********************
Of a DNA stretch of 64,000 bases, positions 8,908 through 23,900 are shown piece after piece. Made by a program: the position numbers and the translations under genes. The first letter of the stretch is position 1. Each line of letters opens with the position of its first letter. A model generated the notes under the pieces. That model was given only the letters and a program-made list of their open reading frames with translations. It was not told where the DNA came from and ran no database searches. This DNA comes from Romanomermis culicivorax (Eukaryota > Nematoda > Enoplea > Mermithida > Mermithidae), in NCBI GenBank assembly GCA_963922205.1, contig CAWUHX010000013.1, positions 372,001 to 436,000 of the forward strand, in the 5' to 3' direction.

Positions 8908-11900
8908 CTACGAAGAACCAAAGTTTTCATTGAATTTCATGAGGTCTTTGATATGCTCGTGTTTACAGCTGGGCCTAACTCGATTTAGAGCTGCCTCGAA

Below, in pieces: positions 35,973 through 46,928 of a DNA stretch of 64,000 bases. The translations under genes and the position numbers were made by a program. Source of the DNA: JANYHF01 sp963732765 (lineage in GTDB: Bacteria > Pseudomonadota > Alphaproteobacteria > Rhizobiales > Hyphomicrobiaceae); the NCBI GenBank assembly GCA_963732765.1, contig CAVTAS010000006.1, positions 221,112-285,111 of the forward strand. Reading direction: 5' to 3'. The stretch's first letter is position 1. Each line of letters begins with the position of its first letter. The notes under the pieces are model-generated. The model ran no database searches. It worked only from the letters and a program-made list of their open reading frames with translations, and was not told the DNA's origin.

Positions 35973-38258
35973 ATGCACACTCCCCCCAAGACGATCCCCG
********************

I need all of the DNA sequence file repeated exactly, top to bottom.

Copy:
Of a DNA stretch of 64,000 bases, positions 8,908 through 23,900 are shown piece after piece. Made by a program: the position numbers and the translations under genes. The first letter of the stretch is position 1. Each line of letters opens with the position of its first letter. A model generated the notes under the pieces. That model was given only the letters and a program-made list of their open reading frames with translations. It was not told where the DNA came from and ran no database searches. This DNA comes from Romanomermis culicivorax (Eukaryota > Nematoda > Enoplea > Mermithida > Mermithidae), in NCBI GenBank assembly GCA_963922205.1, contig CAWUHX010000013.1, positions 372,001 to 436,000 of the forward strand, in the 5' to 3' direction.

Positions 8908-11900
8908 CTACGAAGAACCAAAGTTTTCATTGAATTTCATGAGGTCTTTGATATGCTCGTGTTTACAGCTGGGCCTAACTCGATTTAGAGCTGCCTCGAA

Below, in pieces: positions 35,973 through 46,928 of a DNA stretch of 64,000 bases. The translations under genes and the position numbers were made by a program. Source of the DNA: JANYHF01 sp963732765 (lineage in GTDB: Bacteria > Pseudomonadota > Alphaproteobacteria > Rhizobiales > Hyphomicrobiaceae); the NCBI GenBank assembly GCA_963732765.1, contig CAVTAS010000006.1, positions 221,112-285,111 of the forward strand. Reading direction: 5' to 3'. The stretch's first letter is position 1. Each line of letters begins with the position of its first letter. The notes under the pieces are model-generated. The model ran no database searches. It worked only from the letters and a program-made list of their open reading frames with translations, and was not told the DNA's origin.

Positions 35973-38258
35973 ATGCACACTCCCCCCAAGACGATCCCCG